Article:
As associations, you have the power and the influence to create a better future for us all. So don’t avoid disruption. Own it. Solve the workforce crisis. Make work work again.

If you do that, I guarantee it will be the best decision your association ever made and the most important job you’ve ever had.



To learn more about the Associations World Congress, visit or search #AWC17 on Twitter.


What’s your association doing to solve the workforce crisis? Please share your stories below.

Zs came of age in an era of disruption

In many ways, it’s symbolic that Generation Z is named after the last letter in the alphabet because their arrival marks the end of clearly defined roles, traditions, and experiences. After all, Gen Z is coming of age on the heels of what has been referred to as the most disruptive decade of the last century. America has become an increasingly changing and complex place.

For example:

  • ‍Zs were born into a “modern family era” in which highly involved dads help out at home, and the nuclear family model (two parents, married, with children) represent only 46% of American households.
  • ‍Zs are the first generation to be born into a world where everything physical, from people to places to pennies, has a digital equivalent.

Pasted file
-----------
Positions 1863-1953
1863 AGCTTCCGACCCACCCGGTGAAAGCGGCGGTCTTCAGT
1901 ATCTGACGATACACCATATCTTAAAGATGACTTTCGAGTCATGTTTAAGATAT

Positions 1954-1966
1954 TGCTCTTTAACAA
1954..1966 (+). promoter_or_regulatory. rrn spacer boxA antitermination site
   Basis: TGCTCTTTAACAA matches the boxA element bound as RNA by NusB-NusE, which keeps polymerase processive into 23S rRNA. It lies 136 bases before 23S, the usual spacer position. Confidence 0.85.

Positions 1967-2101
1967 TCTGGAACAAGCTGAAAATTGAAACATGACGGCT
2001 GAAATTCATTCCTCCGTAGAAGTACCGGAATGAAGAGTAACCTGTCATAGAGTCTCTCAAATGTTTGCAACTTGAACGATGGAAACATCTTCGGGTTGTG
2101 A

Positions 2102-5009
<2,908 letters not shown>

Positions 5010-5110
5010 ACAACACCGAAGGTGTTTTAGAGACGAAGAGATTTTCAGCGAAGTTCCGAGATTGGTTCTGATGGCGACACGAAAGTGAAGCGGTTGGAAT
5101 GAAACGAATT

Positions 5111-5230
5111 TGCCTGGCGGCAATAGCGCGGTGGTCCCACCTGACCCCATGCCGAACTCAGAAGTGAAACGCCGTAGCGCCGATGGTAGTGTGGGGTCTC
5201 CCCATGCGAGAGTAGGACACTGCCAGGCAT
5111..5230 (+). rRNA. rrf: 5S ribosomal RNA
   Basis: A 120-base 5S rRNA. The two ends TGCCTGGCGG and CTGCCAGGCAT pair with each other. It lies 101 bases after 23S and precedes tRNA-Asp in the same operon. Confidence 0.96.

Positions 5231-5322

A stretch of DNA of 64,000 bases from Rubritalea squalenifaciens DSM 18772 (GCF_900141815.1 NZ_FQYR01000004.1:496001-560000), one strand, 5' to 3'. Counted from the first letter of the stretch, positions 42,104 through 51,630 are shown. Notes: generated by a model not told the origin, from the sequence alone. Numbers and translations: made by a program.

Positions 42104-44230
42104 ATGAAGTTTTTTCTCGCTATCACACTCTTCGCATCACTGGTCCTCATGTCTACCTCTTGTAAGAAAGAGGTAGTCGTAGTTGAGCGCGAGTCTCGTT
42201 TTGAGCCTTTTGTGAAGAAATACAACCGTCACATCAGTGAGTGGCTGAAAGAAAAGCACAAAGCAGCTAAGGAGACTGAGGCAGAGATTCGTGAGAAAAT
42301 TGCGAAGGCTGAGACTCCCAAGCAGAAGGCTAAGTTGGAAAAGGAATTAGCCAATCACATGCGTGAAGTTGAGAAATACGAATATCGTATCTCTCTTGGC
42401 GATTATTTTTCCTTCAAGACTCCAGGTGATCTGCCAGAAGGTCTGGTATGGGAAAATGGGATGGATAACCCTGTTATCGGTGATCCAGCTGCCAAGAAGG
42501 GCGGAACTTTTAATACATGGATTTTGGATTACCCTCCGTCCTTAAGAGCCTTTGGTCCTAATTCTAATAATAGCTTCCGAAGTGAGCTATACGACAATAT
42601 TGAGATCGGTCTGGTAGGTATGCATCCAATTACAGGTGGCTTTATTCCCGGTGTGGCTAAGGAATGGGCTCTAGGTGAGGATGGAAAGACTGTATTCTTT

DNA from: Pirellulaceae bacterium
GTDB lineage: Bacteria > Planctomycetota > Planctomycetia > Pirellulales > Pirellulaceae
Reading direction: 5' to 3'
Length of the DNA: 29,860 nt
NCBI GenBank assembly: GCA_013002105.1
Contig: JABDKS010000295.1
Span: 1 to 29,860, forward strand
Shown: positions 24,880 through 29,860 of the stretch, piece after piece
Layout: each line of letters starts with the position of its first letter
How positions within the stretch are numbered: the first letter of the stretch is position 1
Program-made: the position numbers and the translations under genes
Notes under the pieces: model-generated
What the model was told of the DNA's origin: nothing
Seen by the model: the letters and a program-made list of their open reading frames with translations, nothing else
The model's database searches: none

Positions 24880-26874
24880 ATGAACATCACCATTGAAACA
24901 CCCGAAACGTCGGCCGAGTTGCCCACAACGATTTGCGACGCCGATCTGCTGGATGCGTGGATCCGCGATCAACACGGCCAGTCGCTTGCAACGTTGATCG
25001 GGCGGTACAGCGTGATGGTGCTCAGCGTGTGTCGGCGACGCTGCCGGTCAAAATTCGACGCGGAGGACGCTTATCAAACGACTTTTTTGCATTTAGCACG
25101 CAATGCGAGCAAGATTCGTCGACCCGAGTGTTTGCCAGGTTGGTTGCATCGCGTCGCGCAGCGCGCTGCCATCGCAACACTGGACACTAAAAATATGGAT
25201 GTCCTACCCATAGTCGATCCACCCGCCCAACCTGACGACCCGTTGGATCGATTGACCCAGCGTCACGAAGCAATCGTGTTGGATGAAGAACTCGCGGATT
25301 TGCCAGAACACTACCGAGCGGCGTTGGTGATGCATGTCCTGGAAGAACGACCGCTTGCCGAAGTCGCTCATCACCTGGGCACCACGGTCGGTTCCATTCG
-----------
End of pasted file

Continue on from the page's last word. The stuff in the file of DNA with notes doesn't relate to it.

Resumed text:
• From the time they were infants, Zs had access to mobile technology. As a result, their brains have been trained to absorb large amounts of information, and Zs are especially adept at shifting between skills and subject matter.
  • Zs tend to have crystal-clear memories of sitting up for the first time at six months old because they can easily and quickly reference the photos and videos their parents shared on social media or saved in the “cloud”. 

Members of this generation have undoubtedly been shaped by crisis and disruption. This generation will largely be responsible for confronting the aftermath of the Great Recession, high youth unemployment, the effects of climate change, terrorism, energy sustainability, and more. These dark events have undoubtedly made this generation more cautious and pragmatic, but they have also provided this generation with the inspiration to change the world – and their grit will likely allow them to do it.

Coming of age during disruption means that most Zs will be comfortable being the disruptors. While Millennials tend to be collaborative and innovative, this generation tends to be sincere, reflective, thick-skinned, and self-directed, and will likely approach work in much the same way.

Zs were raised to be competitive

In the era following World War II, Boomers (1946-1964) were born and eventually became the wealthiest, most prosperous generation in history. Raised to aspire for the American Dream, this very large generation moved into positions of power and influence, and served as the workforce majority for 34 years.

With the American Dream alive and well, Boomers had no reason to teach their children, mostly Millennials, about competition. Instead, they taught them to focus on academic achievement and to be team players because if everyone works hard, everyone can win.

Enter Generation X (1965-1981). In contrast Boomers, Xers came of age during a time when change and economic and political uncertainty began to take root. They have lived through four recessions, struggled with debt and economic decline most of their lives, and watched the best educated and accomplished generation of all time (Millennials) graduate during the Great Recession and become the most debt-ridden generation in history.